(However "Leonard the Duck" was only used once more and forgotten about. Gerber would later return to Marvel and Howard again in the early 21st century.)

    To say Breevort was furious would be an understatement. He was outraged that Gerber had lied about what the one-shot and feared he would lose his job at a time of Marvel cutbacks. Whatever one's principles one should not put others' jobs on the line for them. He refused to work with Gerber ever again. Gerber would publicly apologise around 2007.

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    1. Thanks Tim. I knew there was more to the story of Howard the Duck's sudden return around this time, but I didn't take the time to fully look into it.

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  2. I actually appreciate the somewhat decompressed storytelling going on. It makes more sense with tut sliding timescale when characters make references to past events from a year or more being "a month ago". At least, as much as the sliding timescale ever makes sense.

    As for the issue itself; Bachelo continues to impreei and Lobdell's writing remains fairly solid. I've never been a big fan of Howard the Duck but I think he works well in this story. I particularly enjoy Bachalo's interpretation of him.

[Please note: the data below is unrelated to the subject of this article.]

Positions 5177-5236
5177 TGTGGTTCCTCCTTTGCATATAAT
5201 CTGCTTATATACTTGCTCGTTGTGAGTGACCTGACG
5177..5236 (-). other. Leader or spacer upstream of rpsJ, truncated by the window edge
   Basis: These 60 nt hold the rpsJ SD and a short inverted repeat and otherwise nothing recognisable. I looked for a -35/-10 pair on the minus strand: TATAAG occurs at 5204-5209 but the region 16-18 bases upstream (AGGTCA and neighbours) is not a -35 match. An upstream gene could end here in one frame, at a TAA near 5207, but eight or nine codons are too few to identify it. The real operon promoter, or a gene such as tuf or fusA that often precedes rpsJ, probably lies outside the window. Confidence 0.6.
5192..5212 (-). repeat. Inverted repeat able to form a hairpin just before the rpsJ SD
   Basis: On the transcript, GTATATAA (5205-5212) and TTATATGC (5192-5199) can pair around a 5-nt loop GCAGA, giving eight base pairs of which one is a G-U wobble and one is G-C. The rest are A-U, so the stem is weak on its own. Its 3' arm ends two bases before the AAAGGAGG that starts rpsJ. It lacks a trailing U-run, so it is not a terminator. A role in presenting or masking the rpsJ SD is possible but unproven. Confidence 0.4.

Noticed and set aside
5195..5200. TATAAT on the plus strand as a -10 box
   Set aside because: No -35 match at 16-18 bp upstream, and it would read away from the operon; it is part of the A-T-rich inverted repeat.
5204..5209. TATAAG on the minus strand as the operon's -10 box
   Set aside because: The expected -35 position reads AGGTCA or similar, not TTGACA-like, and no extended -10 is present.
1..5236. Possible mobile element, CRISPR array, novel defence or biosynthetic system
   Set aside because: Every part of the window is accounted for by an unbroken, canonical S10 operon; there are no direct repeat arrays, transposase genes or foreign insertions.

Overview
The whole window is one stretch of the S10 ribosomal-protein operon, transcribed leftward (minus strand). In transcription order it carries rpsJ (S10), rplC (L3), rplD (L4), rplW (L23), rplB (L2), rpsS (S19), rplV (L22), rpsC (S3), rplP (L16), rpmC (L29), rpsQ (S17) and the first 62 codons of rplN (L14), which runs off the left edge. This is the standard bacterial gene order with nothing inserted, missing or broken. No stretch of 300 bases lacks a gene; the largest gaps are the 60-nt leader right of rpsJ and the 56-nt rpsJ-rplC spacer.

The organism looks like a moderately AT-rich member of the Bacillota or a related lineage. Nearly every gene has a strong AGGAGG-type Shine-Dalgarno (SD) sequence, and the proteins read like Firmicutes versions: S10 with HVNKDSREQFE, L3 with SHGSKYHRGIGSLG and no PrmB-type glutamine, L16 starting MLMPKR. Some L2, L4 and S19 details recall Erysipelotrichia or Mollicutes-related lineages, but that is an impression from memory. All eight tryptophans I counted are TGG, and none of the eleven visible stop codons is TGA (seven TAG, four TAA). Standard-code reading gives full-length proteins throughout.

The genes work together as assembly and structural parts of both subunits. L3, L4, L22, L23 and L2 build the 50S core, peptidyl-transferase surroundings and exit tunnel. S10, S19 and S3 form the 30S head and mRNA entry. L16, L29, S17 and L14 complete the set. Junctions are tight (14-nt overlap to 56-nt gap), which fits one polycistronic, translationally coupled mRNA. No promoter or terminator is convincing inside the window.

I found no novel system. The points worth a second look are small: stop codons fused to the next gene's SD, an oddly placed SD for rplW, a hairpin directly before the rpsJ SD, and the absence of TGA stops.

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    1. There are two kinds of comic book decompression in my opinion: this kind, where everything happens very casually and slowly over many months, but each issue still feels like a full story, even when it’s an installment of a multi-part arc, and the kind that was in vogue circa the 00s, where every single issue was part of a multi-chapter arc and you didn’t feel like you were getting anything resembling a full story when you read a single issue.

      I’m probably romanticizing the “old way” too much though; certainly there were many multi-part stories where each chapter felt like part of a story and not it’s own thing. But there was just something different about the 00s style of doing it, which I can’t really put my finger on.

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    2. The way I see it, before roughly 2004, each issue in an arc told a complete story while using subplots to further the arc. After that, the decompression made it so that an "arc" was really just 5 or 6 chapters of a single issue (the trade). So you can look at something like Wolverine Origins being a 8 or 9 issue arc spread across 50 issues. OR, conversely, the trade would be "an issue". I hated it myself and I'm glad to see some return to the previous model. It actually takes me longer then 5 minutes to read most issues these days.

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    3. Yeah, the difference to me is similar: the decompression happening in this era might cause a specific plot line to drag on for awhile (like Chamber & Skin's roadtrips), but each issue is bouncing around to multiple plotlines, so each issue is more than just 1/6 of one story.